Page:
The first Spanish word I spoke on this trip was “lo siento”. “So this is how the trip will be going,” I thought, “Already saying sorry when I sat in the wrong seat on the plane. The plane ride gave me a lot of time to think about the coming year. Yes year. I think that is the part I still cannot get over, I’m going to be here for the whole academic year!!! When on the plane, I also had so many expectations, questions, and nerves. Hearing people throughout the 10 hour plane ride from JFK speaking in Catalan, a language spoken in Barcelona, which sounds more like French than Spanish, had me nervous and excited for the cultural immersion about to take place. When I wasn’t sleeping on the plane, I was trying to communicate with my Catalan neighbor, who also spoke Spanish. I don’t think I’ve ever been more proud of keeping a conversation going, even as I stumbled over my words.
Finally when we arrived in Barcelona carrying about 130 pounds of luggage, I met a great group of people on my program, and headed to my homestay (the moment we’ve all been waiting for!). The house I live in here is gorgeous with high ceilings, exposed brick, tall windows, a deck and a pool. My roommate and I both get our own rooms, and we live with our host mom, Maria. Our senora Maria is a sweet lady, about 61 years old with a bad knee, and a great ability for making paella. She lives alone, and houses students for the company. Our “barrio”, or neighborhood, is known as a very hip, up-and-coming place to be. There are mostly young people who live here, where there are countless cafes, bars, funky stores, and restaurants that stay open later than I can stay awake—think European-Soho. There have obviously been a few quirks (as there always are living with new people), that I will talk about on my next blog post; in the grand scheme, all is well.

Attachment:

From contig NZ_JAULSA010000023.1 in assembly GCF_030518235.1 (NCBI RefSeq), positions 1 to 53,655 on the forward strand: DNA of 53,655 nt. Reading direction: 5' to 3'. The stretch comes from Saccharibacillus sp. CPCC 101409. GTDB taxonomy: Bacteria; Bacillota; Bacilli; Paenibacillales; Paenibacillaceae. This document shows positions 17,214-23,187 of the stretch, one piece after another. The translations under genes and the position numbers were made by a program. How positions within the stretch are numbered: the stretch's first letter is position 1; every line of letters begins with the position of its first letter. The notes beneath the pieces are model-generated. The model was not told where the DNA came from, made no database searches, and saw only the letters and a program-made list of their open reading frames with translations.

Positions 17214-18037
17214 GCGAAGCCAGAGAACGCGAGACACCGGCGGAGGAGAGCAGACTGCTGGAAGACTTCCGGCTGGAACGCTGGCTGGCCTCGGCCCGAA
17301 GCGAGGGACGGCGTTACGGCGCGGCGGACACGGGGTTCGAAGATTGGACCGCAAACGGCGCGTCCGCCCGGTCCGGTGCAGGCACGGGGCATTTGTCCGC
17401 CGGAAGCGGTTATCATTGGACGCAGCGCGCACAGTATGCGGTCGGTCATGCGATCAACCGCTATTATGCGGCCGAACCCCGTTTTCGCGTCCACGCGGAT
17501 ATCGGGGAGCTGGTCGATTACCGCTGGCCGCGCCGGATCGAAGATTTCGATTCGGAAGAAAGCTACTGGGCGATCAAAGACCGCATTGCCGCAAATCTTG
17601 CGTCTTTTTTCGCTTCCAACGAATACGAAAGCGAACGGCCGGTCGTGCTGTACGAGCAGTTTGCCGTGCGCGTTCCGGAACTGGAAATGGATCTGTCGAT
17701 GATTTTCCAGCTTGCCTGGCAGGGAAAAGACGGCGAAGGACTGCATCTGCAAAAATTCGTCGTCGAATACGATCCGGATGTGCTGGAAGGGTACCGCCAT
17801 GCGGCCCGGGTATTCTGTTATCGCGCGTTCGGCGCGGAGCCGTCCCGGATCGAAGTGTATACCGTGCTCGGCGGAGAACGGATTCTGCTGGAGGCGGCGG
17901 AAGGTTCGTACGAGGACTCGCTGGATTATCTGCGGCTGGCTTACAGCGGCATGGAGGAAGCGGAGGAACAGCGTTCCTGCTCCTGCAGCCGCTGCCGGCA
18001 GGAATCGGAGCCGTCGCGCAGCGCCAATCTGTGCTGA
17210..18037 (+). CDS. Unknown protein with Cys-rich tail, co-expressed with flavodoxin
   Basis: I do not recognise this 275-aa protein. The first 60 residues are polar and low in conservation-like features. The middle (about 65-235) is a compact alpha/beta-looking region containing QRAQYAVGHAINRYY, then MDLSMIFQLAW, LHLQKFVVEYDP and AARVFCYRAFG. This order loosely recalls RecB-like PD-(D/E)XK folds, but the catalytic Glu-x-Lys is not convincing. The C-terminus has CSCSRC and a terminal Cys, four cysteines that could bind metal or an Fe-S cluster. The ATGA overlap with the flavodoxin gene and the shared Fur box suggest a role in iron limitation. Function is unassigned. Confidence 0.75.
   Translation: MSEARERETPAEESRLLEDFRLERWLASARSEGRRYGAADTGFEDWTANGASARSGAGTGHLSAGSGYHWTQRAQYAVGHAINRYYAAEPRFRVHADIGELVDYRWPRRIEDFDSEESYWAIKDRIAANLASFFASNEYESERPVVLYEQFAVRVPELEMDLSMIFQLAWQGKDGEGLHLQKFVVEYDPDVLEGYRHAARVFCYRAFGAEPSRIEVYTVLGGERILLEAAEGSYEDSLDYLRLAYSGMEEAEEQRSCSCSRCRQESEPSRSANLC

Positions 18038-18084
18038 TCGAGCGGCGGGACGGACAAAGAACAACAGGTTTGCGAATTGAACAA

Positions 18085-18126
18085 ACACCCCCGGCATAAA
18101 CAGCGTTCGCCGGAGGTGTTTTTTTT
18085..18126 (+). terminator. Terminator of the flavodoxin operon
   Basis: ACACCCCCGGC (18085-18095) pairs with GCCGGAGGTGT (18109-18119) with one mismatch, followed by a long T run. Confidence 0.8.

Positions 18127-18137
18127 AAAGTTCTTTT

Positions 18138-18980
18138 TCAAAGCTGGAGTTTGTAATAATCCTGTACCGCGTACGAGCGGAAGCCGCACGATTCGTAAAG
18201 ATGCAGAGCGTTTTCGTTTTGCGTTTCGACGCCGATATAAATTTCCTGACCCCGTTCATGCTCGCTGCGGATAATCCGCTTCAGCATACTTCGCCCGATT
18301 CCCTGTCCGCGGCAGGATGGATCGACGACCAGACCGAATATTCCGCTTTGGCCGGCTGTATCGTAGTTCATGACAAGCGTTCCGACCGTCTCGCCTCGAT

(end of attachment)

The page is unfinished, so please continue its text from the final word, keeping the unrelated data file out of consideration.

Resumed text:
After many meetings, and getting-to-know-you’s, we took a city bus tour and stopped at Park Guell, a beautiful community of empty houses Gaudi created in the mountains, which I’m sure you’ve seen on the cover of some travel book somewhere. Following the bus tour, we got tapas and sangria and felt a little more like Spaniards!
So far, my classes have been very interesting, as I’m taking art history, architecture, and all classes that give stories to things I see everyday. I have been using Spanish a lot since I’ve been here; mostly at home with Maria, whom I believe must be incredibly patient with my constant “um”s and “como se dice”s. However, the more I force myself to speak in Spanish, the more comfortable I get. Barcelona is definitely starting to feel like home, and I couldn’t be more excited!